Saturday, May 30, 2009
SAVING THE PRAIRIES Part II
The thing that strikes me most each time I return to the prairie is the diversity of grass and forb species in any given section. Just looking out over the land and casually glancing, one might think, "Well, there is a grassy field", and not consider it anything special. But when you actually get out and walk around in a native prairie, when you look closely at the ground and the plants growing there, you find quite a selection. These pictures were taken right at the end of May, 2009. Many of the grasses were starting to put on seeds and most of the spring wildflowers had already bloomed, gone to seed, and died back for the summer. One thing I've learned about prairies from this year-long adventure is when one species puts on a display, the others retreat, but it's never overpowering. It seems to always be extremely subtle and blended. The plants take turns throughout the year, some species popping up and shining and the others resting until it is their season, and on and on, season by season.
On this particular day in May the early summer bloomers were showing their colors, like Texas Thistle (pictured above), Rudebeckia (Black-eyed Susans), the double-tiered Bee Balm (that bees seem to crave), some little white prairie flowers, lots of yellow sun flower-like plants, and a few more that not only could I not name, but I didn't recognize at all (!), like the fuzzy cream colored species with the fern-like leaves (pictured below) -what the heck is THAT?!! In addition to the flowering species and the plants with only dried seed heads left on shriveled stems, I must have counted at least 6 or 7 different species of grasses within my sight, all healthy and bunched up, ready to bloom soon and produce more seeds for the fall. I am sure I missed more than I counted in both grasses and forbs, but that's still a pretty good diversity in just a few short steps into a field. I contrasted that with the two fields of Johnson Grass that I passed on the way to get here today - which basically held 1 species of grass and no other plants.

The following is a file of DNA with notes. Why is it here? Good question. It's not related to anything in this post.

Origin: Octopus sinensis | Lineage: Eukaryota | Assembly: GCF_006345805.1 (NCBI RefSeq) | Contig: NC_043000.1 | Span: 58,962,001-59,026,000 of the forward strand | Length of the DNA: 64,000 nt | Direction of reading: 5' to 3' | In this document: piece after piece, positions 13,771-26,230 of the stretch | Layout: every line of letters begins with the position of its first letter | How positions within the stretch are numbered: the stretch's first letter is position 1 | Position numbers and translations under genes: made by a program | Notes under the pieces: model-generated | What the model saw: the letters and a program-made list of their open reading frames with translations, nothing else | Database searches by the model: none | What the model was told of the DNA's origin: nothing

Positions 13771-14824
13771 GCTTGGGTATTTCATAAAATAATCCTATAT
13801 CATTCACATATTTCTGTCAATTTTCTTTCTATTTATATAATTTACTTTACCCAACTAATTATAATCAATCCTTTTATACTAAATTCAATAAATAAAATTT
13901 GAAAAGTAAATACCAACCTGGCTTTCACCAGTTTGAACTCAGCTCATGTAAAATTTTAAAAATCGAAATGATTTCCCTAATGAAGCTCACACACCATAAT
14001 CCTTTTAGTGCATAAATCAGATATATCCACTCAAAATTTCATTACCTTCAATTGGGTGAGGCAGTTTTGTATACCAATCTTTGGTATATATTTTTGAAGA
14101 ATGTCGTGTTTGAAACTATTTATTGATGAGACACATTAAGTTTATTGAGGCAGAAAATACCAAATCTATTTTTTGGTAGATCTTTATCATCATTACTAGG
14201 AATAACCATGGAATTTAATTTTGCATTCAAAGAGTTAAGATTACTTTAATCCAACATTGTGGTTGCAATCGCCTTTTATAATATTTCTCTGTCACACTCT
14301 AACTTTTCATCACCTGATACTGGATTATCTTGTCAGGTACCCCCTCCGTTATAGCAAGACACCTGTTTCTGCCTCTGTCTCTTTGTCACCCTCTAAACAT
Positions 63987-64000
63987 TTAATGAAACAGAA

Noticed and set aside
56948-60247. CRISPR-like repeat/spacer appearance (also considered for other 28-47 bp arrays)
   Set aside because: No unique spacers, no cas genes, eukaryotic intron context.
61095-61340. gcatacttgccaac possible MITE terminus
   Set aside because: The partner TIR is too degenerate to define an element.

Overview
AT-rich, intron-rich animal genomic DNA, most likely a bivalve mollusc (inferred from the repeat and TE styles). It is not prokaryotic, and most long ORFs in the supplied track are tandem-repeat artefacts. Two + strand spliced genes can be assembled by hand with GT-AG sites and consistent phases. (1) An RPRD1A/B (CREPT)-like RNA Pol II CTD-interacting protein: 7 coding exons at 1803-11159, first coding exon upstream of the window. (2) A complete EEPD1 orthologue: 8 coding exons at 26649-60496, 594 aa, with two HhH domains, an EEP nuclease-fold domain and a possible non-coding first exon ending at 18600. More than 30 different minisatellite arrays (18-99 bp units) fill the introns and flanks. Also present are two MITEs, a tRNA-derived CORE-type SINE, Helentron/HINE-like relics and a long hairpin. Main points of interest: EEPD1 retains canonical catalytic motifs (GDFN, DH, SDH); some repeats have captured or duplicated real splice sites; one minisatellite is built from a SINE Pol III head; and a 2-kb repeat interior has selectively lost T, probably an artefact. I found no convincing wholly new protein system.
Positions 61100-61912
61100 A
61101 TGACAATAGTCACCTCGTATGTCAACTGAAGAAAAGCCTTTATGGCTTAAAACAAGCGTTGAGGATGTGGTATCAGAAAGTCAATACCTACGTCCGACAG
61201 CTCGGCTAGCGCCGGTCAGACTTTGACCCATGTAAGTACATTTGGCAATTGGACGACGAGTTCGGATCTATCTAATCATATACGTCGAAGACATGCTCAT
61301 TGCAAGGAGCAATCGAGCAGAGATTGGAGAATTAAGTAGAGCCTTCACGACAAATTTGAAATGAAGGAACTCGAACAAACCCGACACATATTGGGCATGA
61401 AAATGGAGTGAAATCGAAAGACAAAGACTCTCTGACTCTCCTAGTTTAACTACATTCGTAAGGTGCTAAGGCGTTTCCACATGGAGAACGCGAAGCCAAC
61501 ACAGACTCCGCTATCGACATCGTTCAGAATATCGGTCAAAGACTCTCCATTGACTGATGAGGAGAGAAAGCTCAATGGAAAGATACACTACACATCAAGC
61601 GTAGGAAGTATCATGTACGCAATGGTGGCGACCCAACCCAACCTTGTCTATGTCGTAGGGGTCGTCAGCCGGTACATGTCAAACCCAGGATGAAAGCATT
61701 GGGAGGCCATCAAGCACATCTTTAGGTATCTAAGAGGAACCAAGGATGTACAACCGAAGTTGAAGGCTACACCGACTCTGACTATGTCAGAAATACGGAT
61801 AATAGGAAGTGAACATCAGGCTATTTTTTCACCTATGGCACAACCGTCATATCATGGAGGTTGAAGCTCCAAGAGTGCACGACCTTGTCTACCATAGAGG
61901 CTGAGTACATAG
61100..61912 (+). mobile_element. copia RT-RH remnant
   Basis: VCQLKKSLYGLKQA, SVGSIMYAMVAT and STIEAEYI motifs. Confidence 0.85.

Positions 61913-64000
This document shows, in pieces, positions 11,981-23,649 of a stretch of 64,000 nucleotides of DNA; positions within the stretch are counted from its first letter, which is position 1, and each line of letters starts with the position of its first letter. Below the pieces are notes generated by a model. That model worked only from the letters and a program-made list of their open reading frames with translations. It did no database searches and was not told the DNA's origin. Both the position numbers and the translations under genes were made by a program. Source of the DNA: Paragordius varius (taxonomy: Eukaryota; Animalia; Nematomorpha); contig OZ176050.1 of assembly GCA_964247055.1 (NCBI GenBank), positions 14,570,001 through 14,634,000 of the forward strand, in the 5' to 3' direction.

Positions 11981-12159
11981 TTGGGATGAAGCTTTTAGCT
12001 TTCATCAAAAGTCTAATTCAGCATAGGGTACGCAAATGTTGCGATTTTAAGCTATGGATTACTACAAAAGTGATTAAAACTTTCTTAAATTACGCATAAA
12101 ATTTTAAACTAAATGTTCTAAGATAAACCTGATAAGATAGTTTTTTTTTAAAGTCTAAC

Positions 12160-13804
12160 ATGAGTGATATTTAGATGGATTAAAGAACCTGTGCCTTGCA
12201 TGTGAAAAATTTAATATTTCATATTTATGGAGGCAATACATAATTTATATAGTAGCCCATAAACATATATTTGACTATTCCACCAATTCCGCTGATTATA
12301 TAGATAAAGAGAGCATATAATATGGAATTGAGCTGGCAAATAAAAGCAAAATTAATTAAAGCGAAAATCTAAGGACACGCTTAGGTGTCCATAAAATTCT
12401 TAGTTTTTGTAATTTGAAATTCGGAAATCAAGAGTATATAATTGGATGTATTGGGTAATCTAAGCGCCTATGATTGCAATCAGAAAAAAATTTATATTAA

That gentle blending that I've referred to in a native prairie is really a different sort of plant community experience than you get from other natural settings. From my experience observing this particular native Texas prairie over the past 8-10 months, the beauty isn't so obvious that it jumps out at you from a distance. It is so unlike a typical planned garden in a landscaped scenario, where you see large groupings of plant monocultures, all in bloom together at one time. Admittedly, that can be breathtaking, really getting your attention and making you say, "Wow!" But a native prairie is more like observing a whole, balanced, ecosystem, most of the time on a rather small scale, and you almost need to understand a little bit about what you are seeing to appreciate it. And you definately need to get CLOSE if you really want to observe and learn more about it. When you do that you can no longer ignore that what happens there is really is special, natural, and beautiful. And it doesn't happen in very many places anymore either.
So in a few more months this year's prairie adventure will have reached full cycle and my personal prairie observations of fall, winter, spring, and summer will have come to an end. Soon the fall maintenance cutting will take place again. I know without a shred of doubt, that I have only barely scraped the surface of 'prairie-ology' and that in turn has only fired up my desire to know more about these unique plant and wildlife communities. I hope by sharing my prairie adventure with you I have sparked your interest to explore some native prairies in your own section of the world and help to preserve them, wherever you may be!